While the United States has signalled that it would like to find ways to restart the discussion process as soon as possible, regardless of domestic considerations in the run up to the November presidential elections, the Taliban's position is harder to read. Apart from the key issues of who goes first and the subsequent sequencing of an agreement, the main difficulties concern Taliban acceptance of the current Afghan constitution and their refusal to negotiate with the current Afghan government. The Taliban's demand for the withdrawal of all foreign forces, including those foreseen in the Strategic Partnership Agreement signed by President Barack Obama and Hamid Karzai in May -- as well as their public renunciation of al Qaeda -- are also potentially problematic, but not impossible to resolve. The Taliban may well see some advantage in having a limited contingent of U.S. troops in Afghanistan, at least in the short term, to help stabilize the country by acting as observers and guarantors of any agreement; and it should be relatively straightforward for the Taliban to build on statements they have already made about ensuring that no one (read: al Qaeda) should use Afghan territory to threaten the security of any other state.

Interviews with senior Taliban reported by the long-time Afghan expert Michael Semple in the New Statesman in early July, and by Anatol Lieven in the Financial Times later that month, suggest that the Taliban leadership is ready to sit down and talk.

But for every positive sign, there has been a contradictory and negative one, usually in the form of a stiff denial published on the Taliban website.

So what is going on? The answer is that the Taliban are not a homogenous movement. They do not have a single policy towards negotiation or a united vision for how Afghanistan should look in the future. The older Taliban hands, many of whom were only in their twenties when they held power in Kabul in the late 1990s, have grown wiser. They recognize their mistakes and understand that Afghanistan cannot be ruled by dictate or in a fashion that fails to take into account the ethnic divisions and cultural traditions of its people. Although local systems of dispute resolution -- where everyone comes out a loser as well as a winner -- and traditions of ethnic co-existence may have eroded during nearly 40 years of war, it is clear to this group of senior Taliban that fundamentalist Islam cannot be imposed throughout Afghanistan in 2014 any more than Marxism could be imposed by Nur Mohammed Taraki or Hafizullah Amin in the 1970s.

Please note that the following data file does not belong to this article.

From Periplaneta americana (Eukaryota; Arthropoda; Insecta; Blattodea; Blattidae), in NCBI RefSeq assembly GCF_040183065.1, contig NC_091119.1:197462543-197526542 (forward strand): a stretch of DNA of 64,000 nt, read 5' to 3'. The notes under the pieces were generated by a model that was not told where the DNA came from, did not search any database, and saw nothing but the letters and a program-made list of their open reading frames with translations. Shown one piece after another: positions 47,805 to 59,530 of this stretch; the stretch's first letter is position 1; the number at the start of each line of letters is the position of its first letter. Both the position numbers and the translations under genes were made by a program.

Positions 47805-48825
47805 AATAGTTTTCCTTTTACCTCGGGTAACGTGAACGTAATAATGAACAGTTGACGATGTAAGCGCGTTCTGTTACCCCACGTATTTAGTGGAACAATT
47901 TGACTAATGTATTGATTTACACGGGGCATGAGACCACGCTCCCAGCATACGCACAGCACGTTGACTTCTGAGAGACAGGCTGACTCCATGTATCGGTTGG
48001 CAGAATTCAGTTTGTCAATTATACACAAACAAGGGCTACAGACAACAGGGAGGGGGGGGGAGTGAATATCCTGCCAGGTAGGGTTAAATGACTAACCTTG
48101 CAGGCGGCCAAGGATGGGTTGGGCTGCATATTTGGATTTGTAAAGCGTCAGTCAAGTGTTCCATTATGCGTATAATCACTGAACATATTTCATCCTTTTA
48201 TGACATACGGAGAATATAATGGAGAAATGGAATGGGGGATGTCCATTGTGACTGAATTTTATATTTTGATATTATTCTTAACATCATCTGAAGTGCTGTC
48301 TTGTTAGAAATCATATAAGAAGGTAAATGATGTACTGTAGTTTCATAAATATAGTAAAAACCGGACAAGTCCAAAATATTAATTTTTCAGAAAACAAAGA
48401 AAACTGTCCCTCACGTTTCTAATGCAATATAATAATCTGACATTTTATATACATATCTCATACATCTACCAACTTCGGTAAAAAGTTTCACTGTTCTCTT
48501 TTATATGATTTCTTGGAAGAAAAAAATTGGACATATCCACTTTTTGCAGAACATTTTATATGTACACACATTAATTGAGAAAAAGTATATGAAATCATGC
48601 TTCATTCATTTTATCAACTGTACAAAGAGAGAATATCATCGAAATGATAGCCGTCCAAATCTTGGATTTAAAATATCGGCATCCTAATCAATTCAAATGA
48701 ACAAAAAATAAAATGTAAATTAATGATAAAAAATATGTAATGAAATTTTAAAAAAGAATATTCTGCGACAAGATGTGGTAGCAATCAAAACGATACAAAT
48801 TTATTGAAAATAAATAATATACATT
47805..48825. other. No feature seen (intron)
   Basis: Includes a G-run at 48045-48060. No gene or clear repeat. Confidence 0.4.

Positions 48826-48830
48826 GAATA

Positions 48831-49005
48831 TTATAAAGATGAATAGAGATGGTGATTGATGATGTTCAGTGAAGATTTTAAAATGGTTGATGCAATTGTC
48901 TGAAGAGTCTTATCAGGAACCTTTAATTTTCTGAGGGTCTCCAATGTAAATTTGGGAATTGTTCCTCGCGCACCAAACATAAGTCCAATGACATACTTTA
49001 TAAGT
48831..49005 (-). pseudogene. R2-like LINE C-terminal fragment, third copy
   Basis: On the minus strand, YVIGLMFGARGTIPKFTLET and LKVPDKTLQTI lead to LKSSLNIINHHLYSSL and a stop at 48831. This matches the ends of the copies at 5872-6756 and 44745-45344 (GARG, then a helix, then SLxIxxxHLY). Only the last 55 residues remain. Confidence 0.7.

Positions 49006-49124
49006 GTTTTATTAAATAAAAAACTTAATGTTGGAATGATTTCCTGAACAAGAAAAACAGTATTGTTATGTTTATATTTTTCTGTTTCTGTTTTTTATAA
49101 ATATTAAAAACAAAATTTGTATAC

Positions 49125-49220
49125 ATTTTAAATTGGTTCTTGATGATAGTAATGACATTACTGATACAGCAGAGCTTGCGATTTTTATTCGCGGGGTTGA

This group favors negotiations as a way to regain influence in Kabul before the country returns to serious internal discord in the absence of international troops and also as a way of reaffirming the Taliban's political objectives, which have become increasingly obscured by local interests. Additionally, the pragmatists possibly think they have a better chance of securing an early and satisfactory outcome by negotiating with international actors, in particular the United States, than with the fractious regime in Kabul. The Taliban pragmatists probably see benefit in having some international ownership of an agreement and therefore some guarantees for its implementation. As for al Qaeda, these pragmatists have no diehard loyalty to a movement that has brought such trouble to their doorstep, has grown weak, and retains few of the leaders that they knew personally in the days of fighting the Northern Alliance.

But the pragmatists are not the only group of Taliban leaders, and they have limited support among the rank and file whose commitment to any agreement will be essential to those on the other side of the negotiating table. This second group comprises Taliban commanders who have an interest in negotiation only as a way to reduce military pressure, enabling them to conserve their strength and consolidate their authority in the areas of Afghanistan they currently control. This group looks forward to the real fight beginning after the withdrawal of foreign forces in 2014. Its members are not prepared to compromise with other Afghan power centres until they have tested their strength. They see no reason to hurry.

A third group of Taliban, with support in particular from the younger foot soldiers -- many of whom grew up in refugee camps in Pakistan and have known only war in Afghanistan -- has no interest in any sort of negotiation, now or in the future. This group would be appalled at the thought of renouncing links with al Qaeda, the standard bearer of a global movement of which they see themselves a part. These fighters don't view themselves as Pashtun insurgents so much as holy warriors. And there are plenty of mid-level Taliban commanders, often indistinguishable from local warlords, who are more than ready to exploit their naïve enthusiasm.